I thought "flax" was a bit politer than vomit yellow, which even my children agreed was an accurate description. Not that the actual color changed along with the name.
I don't actually hate this dress, by the way. I think it has some merits. For instance, it has no zipper. And I lined it. And it's warm.
But here's the thing - this is a sort of a clingy knit. I knew this when I bought the fabric. I also knew that
Sweater dresses, really, should be knitted, not sewn. But I don't knit, so I sewed it. I've been wanting a sweater dress for a while now, because they're so casual and comfortable and you can run after children in them. The challenge for me and sweater dresses is they're really designed for tall thin people; sure, short people like me can wear them, but the knit fabric is chunky to begin with, and thus weighs down unskinny people and shortens untall people. And, if you also happen to not be uncurvy, there is the very real danger of being er... misrepresented. I'm not talking about wanting to look pounds lighter - I'm talking about simply wanting not to look pregnant when one is not actually pregnant.
Anyway, let's talk a bit about this sweater dress and then I'm heading out the door on errands. You might notice that I'll use the word "short" a lot, because I'm 5'3" and that, at least in dressmaking, counts as "short". Go ahead and say "petite" if you prefer, or "vertically challenged"; this is not about body image and social ideals, so don't take it so seriously - it's simply about mathematics and proportion and drafting.
First, it has raglan sleeves.
I always like raglan sleeves in my knit garments. They sit nicely. No other reason. Also, the sleeves are three-quarter length, because
(a) that's always flattering
(b) especially on Short People.
Second, it is short. People who shop in the petite section of clothing stores cannot have chunky dresses whose hems hit the knee or, worse, mid-calf. That's just depressing to look at. They can have maxi skirts in gauze and chiffon and so on, but they will look like barrels in anything in-between. Tall People do not have this issue; they have other issues like exposed ankles and long torsos and stuff like that, but they will very rarely have to worry about being mistaken for a keg. Even a large keg.
Third, while it is dartless (and this is why we love sewing with knits), it has darting in the underbust region. There are three pintucks on each side to shape the underbust area.
Fellow Short People, take note: you can wear anything that Tall People wear, but you must pay more attention to shaping because it is easier for you to look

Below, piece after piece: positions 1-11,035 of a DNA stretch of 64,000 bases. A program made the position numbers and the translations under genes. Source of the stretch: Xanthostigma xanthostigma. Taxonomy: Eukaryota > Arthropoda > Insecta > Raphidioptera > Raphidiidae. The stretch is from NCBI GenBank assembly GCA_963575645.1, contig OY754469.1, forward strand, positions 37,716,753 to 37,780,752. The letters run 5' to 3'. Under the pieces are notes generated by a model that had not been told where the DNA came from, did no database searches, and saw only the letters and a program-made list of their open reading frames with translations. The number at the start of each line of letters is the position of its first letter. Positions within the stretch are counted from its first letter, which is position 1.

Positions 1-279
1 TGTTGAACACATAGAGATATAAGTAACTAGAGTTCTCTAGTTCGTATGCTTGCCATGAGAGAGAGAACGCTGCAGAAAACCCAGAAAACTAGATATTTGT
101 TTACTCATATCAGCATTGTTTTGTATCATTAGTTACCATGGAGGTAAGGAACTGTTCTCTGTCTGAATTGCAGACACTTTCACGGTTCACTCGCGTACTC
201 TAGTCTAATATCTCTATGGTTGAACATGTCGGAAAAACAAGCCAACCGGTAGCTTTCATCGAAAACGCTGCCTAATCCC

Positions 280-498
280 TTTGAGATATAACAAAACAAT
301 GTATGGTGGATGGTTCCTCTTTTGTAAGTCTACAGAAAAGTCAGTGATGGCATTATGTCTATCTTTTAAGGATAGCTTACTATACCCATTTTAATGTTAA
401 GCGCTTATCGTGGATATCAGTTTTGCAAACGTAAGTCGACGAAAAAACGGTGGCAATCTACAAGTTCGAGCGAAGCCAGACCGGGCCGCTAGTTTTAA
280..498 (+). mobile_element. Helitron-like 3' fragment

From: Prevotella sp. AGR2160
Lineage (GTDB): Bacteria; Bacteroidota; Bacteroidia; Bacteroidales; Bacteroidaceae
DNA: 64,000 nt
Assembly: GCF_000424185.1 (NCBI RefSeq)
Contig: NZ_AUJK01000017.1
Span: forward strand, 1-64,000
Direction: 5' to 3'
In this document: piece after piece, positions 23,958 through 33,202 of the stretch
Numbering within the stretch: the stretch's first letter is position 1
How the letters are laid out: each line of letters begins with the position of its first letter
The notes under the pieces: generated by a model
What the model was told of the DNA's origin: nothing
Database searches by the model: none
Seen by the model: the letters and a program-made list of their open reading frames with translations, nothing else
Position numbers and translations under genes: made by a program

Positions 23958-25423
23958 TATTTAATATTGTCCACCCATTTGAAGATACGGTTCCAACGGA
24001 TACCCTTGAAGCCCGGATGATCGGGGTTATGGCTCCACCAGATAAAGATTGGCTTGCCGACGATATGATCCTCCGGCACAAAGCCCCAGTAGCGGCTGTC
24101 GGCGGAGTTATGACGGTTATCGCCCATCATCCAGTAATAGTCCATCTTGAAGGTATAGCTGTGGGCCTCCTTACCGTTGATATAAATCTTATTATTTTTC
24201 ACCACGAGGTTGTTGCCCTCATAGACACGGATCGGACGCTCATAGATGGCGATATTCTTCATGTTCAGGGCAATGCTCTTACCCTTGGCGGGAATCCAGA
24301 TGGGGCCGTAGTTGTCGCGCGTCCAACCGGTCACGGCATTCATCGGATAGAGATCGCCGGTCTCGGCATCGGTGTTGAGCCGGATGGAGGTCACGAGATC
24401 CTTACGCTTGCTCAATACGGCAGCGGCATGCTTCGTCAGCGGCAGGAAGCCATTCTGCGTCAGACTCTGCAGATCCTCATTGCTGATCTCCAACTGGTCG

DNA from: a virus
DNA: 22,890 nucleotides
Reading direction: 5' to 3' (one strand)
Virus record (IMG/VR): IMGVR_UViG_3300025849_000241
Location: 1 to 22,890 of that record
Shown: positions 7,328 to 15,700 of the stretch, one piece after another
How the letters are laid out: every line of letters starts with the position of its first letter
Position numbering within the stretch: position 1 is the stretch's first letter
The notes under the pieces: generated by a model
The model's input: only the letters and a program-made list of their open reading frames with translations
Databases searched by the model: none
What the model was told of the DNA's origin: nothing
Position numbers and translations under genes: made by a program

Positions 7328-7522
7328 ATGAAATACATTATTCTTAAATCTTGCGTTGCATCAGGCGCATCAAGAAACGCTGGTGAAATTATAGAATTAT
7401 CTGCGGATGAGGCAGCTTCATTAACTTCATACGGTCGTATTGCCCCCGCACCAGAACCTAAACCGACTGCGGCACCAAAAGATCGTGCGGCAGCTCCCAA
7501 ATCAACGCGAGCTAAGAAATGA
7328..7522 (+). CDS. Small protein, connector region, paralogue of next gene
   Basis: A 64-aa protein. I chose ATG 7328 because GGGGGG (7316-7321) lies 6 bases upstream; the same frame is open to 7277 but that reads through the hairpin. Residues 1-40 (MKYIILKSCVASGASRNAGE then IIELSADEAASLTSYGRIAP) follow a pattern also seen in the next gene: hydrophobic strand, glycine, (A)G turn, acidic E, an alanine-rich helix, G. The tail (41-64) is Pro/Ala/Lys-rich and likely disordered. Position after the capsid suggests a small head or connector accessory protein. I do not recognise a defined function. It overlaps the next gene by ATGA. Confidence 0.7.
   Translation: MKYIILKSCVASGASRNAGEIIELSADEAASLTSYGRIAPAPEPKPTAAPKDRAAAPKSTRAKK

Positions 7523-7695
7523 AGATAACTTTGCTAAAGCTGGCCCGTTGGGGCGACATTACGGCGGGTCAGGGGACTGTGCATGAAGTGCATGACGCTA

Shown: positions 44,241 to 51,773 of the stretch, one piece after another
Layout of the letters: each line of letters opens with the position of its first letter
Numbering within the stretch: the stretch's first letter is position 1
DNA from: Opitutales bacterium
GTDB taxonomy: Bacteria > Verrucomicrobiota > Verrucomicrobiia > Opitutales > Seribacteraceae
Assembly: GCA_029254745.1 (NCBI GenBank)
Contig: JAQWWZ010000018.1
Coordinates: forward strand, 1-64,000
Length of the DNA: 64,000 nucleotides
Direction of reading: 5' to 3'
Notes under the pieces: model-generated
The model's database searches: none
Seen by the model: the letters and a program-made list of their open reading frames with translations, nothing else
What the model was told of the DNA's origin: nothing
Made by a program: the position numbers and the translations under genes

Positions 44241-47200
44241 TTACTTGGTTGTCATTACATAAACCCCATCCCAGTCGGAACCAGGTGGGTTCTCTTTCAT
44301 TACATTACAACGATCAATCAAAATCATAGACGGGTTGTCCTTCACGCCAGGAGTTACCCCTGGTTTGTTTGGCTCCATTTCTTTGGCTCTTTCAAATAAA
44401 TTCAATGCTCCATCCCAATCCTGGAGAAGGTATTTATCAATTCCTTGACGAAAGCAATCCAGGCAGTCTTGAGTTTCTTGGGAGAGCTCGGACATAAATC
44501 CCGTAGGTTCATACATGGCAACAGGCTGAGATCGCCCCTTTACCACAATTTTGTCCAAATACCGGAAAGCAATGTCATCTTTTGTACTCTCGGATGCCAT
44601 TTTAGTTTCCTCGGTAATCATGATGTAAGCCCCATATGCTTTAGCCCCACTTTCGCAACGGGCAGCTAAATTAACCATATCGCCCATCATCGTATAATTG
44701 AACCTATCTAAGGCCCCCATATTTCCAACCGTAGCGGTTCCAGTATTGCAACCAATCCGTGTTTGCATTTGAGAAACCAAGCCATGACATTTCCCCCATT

(a) unintentionally gestational
(b) even shorter
(c) chunkier in places you don't want
(d) like your outfit was sewn badly when it wasn't
than Tall People.
When I was younger (and just as short), I used to think that Short People couldn't pull off the empire line because it was an automatic maternity look. I was wrong. In my defence, my flawed reasoning was the result of wearing store-bought empire line blouses that were made for Tall People who were also Thin People - you know, the aerated cotton kind with hundreds of gathers under the bust that look like you hitched a flouncy summer skirt up high and forgot to stop before it reached your armpits? Since then, I have learnt that a better Short Person's empire line is a fitted Aline beginning under the bust or a shallow pleat under the bustline. Or tiny gathers in light, thin fabric that does not manifest bulk.
In other words, Short People need very clean lines in their garments, where possible,
especially if those Short People are also Not Skinny People. By clean lines, I mean good shaping and good darting.
Hence these underbust pintucks - just enough to shape the underbust area and define it as separate from the general chunkiness of the waist and the roomy ease of everywhere else. Thought I'd include that discussion here since we'd just recently introduced the idea of pintucks as a darting alternative to shaping.
I prewashed this fabric but I know that it's going to stretch again as I wear it. So I might take this dress in a little more at the sides if I decide it's starting to balloon out of shape. Maybe. Currently, it feels like a fitted sack and I must say I like that feel.
Incidentally, I don't mean to tell you how to dress, friends. I mean, for instance, if you make a sweater dress yourself and want to wear your belt right at your waistline, go right ahead. I wear mine, as many Short People With Short Torsos do, on my hip so I can pretend my legs don't begin just under my bust.
And in case you like my hat as much as I do, I didn't make it (knitting/crochet ignoramus, remember?)- it's a $12 Banana Republic thing I picked up while shopping. Short People, I am happy to say, have same size heads as Tall People and can wear anything on them that they want. Hurrah.